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This article was published 7/5/2020 (341 days ago), so information in it may no longer be current.
Manitoba Beef Producers welcomed the support for farmers and agricultural producers announced by the federal government in a statement sent out Tuesday evening but said they’re disappointed with the amount of assistance.
The organization said it isn’t sure the $252-million aid package will be sufficient to address farmers’ current needs, with the average price per head of market-ready cattle having dropped more than $500 a head since the pandemic started.
"Manitoba Beef Producers sees value in these initiatives, but it is very disappointed that the announcement does not fully address all elements of the comprehensive strategy that is being advanced by Canada’s cattle and beef industry to help ensure long-term economic sustainability for our farmers and ranchers," the statement reads.
They call for several actions to be taken to assist cattle producers: for the steep hike in premium costs under the Western Livestock Price Insurance Program to be addressed, to improve terms of credit being offered to producers by the federal government, the removal of the $3-million payment cap for AgriStability, raising the AgriStability payment trigger to 85 per cent and improve the speed at which AgriStability claims are processed.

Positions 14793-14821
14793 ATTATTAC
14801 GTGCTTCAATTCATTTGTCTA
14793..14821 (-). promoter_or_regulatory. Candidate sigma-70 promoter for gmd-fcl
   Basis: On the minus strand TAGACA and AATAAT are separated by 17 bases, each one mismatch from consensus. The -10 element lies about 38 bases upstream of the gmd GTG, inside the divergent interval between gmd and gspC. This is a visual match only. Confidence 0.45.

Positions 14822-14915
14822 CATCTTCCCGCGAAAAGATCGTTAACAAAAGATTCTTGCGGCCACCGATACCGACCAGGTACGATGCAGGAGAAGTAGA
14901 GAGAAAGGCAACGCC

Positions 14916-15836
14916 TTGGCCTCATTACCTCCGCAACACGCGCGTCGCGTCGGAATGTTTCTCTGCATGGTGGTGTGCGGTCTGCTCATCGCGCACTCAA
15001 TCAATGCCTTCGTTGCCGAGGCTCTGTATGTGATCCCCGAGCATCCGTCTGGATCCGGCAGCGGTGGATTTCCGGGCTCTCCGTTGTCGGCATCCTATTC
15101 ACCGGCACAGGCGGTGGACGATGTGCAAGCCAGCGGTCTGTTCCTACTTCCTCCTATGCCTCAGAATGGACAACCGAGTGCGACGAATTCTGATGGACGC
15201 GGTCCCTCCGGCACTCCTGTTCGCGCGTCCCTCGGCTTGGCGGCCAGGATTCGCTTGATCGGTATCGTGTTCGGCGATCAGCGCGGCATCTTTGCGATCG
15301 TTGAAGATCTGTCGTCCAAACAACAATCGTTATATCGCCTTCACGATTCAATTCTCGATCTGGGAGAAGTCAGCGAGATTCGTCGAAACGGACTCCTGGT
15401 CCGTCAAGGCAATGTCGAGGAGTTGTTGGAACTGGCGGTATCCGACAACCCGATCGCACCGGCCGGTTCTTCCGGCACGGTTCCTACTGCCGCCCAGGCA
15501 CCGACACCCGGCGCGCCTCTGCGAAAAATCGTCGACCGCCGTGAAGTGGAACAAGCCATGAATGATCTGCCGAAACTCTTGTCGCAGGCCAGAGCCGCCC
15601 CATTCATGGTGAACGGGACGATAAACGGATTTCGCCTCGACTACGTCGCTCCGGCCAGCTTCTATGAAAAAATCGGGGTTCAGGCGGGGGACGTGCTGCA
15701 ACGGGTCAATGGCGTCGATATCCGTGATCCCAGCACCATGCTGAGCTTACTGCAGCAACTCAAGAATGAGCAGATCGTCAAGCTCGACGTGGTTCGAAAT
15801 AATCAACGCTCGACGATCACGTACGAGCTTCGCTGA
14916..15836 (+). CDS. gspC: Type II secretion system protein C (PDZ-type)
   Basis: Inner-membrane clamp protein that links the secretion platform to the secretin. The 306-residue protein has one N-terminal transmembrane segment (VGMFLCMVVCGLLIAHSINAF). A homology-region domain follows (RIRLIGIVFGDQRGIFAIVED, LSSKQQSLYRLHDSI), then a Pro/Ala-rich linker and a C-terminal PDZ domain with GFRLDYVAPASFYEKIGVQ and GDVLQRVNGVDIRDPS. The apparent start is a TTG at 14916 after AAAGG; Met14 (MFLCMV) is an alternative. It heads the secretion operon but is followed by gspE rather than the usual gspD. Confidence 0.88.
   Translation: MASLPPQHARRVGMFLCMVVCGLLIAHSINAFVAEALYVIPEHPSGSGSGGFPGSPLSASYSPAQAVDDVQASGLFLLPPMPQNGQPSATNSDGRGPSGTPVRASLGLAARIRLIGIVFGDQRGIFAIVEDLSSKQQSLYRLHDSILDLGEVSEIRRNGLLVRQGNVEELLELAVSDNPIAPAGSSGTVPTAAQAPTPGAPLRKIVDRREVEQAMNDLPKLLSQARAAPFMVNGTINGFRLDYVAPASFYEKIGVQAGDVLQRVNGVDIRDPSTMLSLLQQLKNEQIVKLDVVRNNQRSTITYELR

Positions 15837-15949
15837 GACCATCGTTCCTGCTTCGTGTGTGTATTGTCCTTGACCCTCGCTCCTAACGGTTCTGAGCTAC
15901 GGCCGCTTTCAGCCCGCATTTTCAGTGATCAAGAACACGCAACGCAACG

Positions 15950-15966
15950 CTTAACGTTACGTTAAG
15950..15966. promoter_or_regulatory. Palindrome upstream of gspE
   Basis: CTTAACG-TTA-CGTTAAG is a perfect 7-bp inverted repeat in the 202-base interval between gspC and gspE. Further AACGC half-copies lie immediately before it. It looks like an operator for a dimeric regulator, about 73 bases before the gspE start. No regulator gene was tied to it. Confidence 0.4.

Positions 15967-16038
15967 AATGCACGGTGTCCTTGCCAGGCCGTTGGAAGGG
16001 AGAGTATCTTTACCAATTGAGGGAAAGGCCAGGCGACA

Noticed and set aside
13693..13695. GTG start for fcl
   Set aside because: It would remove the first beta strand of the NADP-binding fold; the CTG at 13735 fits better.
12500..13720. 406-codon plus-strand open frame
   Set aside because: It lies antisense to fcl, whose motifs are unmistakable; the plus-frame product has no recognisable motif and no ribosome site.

The Sun also reached out to the Manitoba Pork Council for comment. General manager Andrew Dickson said they wouldn’t be able to comment for a few days because the exact details of the federal aid have not yet been disclosed and many of the programs still need to be approved at a provincial level.
Another organization, the Canadian Mushroom Growers’ Association, released a statement this week saying they also welcome the support being offered but called for the government to offer funding more in line with the $2.6 billion the Canadian Federation of Agriculture believes the agricultural industry has lost due to the pandemic.
According to the Growers’ Association, mushroom farms have lost 30 to 50 per cent of their production during the pandemic and it has cost the industry $6.5 million.
"Oversupply has been a massive problem due to restaurants being closed," association CEO Ryan Koeslag said. "We ask the Government of Canada to help us protect our workforce by including us in the current protective equipment announcement. Our mushroom farms have done things like leasing and purchase of extra housing and Plexiglas in the workplace to prevent the spread of COVID-19."
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